Deaths were reported in 8 (2.3%) patients (completed suicide, n=4; deaths, n=2; unexplained deaths, n=2). One of the 2 deaths was reported as a “sudden cardiac death” since the autopsy results did not find any other cause for the death, such as trauma or poisoning. However, the consideration of the death as a “sudden cardiac death” was speculative as the death was not witnessed and no ECG monitoring was performed. The reason for the second death (found dead in river) was not reported; however, the possibility of a suicide could not be ruled out. Patients who died were in the age group of 22–45 years (completed suicides, 22–45 years; other deaths, 30–43 years); mostly women (completed suicides: men =2, women =2; other deaths: men =1, women =3) and 6 of the 8 patients had a psychiatric history of >5 years (completed suicides and other deaths, n=3 each). As compared with patients who survived (n=345), the patients who died had a longer duration of schizophrenia (mean [SD] duration, 4.6 [5.79] vs 7.5 [4.92] years). The mean (SD) MARS total score at baseline was 4.6 (2.26) in patients who died (n=8) and 4.3 (2.89) in patients who survived (n=341). Among the suicidal events, 2 of 3 suicide attempters and 2 of 4 suicide completers were women, and all 7 events occurred in younger patients (19–45 years). Two of the 4 suicide completers had documented prior nonfatal suicide attempt, and recent hospital admissions were reported in 3 of the 4 fatal suicide cases.
A protocol amendment was initiated to collect additional safety data, to include suicide risk evaluation (C-SSRS) and additional 12-lead ECG examination at all weekly visits (in addition to baseline and day 176 assessments, up to day 206 of the follow-up). After the amendment, evaluation of suicide risk based on C-SSRS scores was conducted in 28 of 353 patients. There were no reported suicidal attempts or completed suicides after amendment. No clinically notable cardiovascular abnormalities were observed based on additional ECG assessments.
The present study evaluated the long-term safety and efficacy of PP1M in a large population of Chinese patients (n=353) with schizophrenia. In contrast to randomized controlled trials, the patient sample included in this study was representative of patients treated in everyday clinical practice, thus improving the external validity of these results. In addition, this study was designed to simulate real-world clinical situations in which patients are treated with flexible dosing of PP1M and evaluate pragmatic outcomes that potentially predict treatment responses. To our knowledge, such findings have not been reported earlier in a Chinese population with schizophrenia.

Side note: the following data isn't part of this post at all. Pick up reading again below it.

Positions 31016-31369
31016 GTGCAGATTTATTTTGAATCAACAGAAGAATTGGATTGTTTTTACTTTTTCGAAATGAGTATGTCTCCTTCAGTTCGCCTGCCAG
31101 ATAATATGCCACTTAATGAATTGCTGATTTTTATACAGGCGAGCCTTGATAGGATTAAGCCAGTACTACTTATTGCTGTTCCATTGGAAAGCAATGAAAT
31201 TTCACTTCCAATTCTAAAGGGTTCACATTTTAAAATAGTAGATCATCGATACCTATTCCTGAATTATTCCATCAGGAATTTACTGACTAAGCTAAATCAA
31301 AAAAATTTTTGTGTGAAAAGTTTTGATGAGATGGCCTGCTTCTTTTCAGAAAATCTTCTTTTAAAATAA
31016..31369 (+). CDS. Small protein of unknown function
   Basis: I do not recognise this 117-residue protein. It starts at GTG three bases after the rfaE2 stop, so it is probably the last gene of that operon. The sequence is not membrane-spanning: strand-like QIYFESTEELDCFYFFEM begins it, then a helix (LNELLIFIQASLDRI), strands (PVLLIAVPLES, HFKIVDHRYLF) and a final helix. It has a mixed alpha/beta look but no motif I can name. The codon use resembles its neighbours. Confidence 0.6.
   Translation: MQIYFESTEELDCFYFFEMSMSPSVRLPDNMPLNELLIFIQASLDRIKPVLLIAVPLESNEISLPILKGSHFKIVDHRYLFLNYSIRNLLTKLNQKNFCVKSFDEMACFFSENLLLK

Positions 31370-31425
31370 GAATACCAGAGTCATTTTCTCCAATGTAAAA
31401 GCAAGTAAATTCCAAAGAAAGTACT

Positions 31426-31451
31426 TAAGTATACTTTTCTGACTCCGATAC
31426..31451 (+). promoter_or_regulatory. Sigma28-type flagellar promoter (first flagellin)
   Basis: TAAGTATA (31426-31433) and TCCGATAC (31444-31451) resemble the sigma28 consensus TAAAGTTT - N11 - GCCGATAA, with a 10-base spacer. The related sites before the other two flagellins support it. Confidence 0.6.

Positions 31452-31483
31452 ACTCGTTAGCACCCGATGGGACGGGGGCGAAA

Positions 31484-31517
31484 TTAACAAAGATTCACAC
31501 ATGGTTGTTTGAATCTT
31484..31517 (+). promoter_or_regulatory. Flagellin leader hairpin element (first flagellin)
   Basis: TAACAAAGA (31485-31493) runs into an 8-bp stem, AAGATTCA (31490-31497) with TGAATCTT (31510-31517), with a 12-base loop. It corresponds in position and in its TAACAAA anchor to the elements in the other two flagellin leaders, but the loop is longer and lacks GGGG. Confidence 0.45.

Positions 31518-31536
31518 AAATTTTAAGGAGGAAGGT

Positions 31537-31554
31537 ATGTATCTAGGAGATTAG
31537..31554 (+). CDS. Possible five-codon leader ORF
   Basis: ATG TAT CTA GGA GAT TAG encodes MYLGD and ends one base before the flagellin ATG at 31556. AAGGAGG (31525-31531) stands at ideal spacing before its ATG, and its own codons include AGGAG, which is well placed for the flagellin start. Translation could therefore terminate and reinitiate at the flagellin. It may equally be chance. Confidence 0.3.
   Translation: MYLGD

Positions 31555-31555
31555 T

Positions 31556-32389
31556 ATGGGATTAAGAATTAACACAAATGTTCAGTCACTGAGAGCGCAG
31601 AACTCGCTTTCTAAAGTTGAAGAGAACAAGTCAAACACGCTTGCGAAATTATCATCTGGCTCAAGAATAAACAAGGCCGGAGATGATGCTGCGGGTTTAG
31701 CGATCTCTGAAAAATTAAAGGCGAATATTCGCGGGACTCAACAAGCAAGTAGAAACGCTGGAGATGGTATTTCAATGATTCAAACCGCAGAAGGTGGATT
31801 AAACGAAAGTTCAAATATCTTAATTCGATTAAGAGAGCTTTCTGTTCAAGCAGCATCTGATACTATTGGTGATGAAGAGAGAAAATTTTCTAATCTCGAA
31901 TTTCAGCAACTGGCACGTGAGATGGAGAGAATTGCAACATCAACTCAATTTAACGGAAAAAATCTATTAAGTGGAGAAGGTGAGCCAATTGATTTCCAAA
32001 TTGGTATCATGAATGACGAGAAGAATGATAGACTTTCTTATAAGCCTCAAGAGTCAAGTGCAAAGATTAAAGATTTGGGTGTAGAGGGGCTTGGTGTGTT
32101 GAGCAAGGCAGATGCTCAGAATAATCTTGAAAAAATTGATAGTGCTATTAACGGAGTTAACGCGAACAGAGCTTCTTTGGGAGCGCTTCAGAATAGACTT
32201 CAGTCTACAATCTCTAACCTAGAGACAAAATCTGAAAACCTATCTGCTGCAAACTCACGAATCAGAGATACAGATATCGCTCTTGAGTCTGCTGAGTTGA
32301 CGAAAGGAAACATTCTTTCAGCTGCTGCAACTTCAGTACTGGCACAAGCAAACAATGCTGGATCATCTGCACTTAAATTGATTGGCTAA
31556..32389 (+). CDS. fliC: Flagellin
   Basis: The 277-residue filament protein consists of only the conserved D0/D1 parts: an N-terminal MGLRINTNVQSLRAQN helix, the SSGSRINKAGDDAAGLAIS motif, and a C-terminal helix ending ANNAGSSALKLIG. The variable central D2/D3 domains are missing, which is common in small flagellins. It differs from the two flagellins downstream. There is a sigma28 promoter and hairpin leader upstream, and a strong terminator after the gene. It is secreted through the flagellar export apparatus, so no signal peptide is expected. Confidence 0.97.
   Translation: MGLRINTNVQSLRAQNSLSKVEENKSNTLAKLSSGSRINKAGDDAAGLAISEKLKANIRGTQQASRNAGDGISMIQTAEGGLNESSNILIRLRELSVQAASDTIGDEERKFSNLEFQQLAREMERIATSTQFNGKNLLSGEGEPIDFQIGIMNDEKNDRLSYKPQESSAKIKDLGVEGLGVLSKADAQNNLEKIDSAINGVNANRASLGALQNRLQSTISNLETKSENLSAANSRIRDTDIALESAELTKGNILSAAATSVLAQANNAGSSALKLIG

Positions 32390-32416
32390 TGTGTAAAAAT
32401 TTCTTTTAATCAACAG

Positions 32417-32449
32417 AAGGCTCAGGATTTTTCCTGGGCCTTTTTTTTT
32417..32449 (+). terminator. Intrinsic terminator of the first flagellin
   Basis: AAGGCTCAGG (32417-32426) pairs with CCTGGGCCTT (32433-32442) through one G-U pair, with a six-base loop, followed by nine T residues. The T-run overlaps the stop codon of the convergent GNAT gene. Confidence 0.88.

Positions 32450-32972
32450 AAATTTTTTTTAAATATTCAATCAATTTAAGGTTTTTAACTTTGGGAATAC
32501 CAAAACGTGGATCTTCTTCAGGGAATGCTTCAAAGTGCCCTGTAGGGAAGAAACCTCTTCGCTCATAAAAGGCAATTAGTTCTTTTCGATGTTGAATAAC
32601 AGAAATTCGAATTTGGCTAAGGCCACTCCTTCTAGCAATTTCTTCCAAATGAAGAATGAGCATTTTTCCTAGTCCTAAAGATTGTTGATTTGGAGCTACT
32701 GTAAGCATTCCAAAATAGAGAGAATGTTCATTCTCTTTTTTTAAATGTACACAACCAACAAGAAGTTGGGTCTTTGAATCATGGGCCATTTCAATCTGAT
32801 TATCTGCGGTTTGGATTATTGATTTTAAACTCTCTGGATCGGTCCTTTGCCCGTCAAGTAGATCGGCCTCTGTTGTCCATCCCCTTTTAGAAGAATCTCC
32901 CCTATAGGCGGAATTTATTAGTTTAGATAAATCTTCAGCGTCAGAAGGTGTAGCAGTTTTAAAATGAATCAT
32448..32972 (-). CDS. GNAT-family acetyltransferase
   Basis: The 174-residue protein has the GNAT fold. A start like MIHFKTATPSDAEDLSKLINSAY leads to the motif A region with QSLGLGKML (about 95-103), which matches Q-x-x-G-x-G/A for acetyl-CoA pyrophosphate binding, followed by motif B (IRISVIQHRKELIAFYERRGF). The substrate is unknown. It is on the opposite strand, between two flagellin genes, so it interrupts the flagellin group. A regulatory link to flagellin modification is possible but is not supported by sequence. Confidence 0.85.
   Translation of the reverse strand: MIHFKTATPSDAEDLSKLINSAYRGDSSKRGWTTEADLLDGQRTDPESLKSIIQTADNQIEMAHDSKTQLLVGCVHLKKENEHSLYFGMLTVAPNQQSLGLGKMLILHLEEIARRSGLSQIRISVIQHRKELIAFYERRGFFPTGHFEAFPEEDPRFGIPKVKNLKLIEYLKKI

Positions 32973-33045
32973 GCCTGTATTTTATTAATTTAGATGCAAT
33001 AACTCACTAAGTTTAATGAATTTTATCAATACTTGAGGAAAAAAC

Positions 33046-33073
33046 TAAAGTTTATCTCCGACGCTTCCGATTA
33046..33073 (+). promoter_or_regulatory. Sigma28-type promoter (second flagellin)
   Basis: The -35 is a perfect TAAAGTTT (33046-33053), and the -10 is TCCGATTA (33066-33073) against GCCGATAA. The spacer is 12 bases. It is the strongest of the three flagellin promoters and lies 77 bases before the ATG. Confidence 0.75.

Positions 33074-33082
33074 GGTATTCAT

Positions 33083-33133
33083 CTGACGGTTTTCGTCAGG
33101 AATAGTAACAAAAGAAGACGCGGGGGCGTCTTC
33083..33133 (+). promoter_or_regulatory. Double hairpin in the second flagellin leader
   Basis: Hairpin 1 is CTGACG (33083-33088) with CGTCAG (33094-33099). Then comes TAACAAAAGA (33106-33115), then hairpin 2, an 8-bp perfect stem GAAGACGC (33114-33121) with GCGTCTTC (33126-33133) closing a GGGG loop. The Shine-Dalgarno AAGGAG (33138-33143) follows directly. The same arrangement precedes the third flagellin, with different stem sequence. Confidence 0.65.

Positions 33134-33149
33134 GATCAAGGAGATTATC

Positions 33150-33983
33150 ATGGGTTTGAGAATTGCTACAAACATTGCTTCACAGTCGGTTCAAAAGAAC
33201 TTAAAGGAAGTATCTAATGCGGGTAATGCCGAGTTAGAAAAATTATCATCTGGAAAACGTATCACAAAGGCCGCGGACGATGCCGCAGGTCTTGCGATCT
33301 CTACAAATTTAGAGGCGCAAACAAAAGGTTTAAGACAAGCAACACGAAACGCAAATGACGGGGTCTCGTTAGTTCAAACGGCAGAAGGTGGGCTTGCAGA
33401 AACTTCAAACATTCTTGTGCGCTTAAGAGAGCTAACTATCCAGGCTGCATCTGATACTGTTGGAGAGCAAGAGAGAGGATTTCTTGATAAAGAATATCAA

The efficacy findings from this study demonstrated that monthly flexible dosing (75, 100, or 150 mg eq.) of PP1M over a period of 25 weeks achieved favorable and significant (P=0.0001) reductions from baseline in the PANSS total scores (primary efficacy measure) for both total population and subgroups (patients with psychiatric history of ≤5 years and >5 years). Significant improvements in secondary efficacy end points, CGI-S and PSP scores, indicated progressive treatment response and improvements in psychosocial functioning in these patients.
Overall, PP1M showed greater symptom improvement in patients with recent-onset schizophrenia (psychiatric history of ≤5 years). This finding adds to available evidence that values the use of PP1M treatment in early schizophrenia, challenging the practice of reserving LAIs for chronic cases and treatment failures.17,48,49 The efficacy findings from this study are consistent with the outcomes from earlier global studies of PP1M and studies in Asian patients with schizophrenia.21,22,25,27,31,33
The safety findings from this study also corroborated the outcomes reported in other studies of PP1M in patients from the Asia-Pacific region.17,25–27 The rates of TEAEs (51.3%) reported herein were consistent with the results of 2 long-term studies of PP1M in patients from the Asia-Pacific region (66.0% and 82.3%)33,34 and global studies of PP1M,30,31,50,51 and were comparable with the TEAE rates generally observed with oral atypical antipsychotic treatment (64%–70%).52 Worsening of schizophrenia (2.8%) was the most common TEAE that led to treatment discontinuation.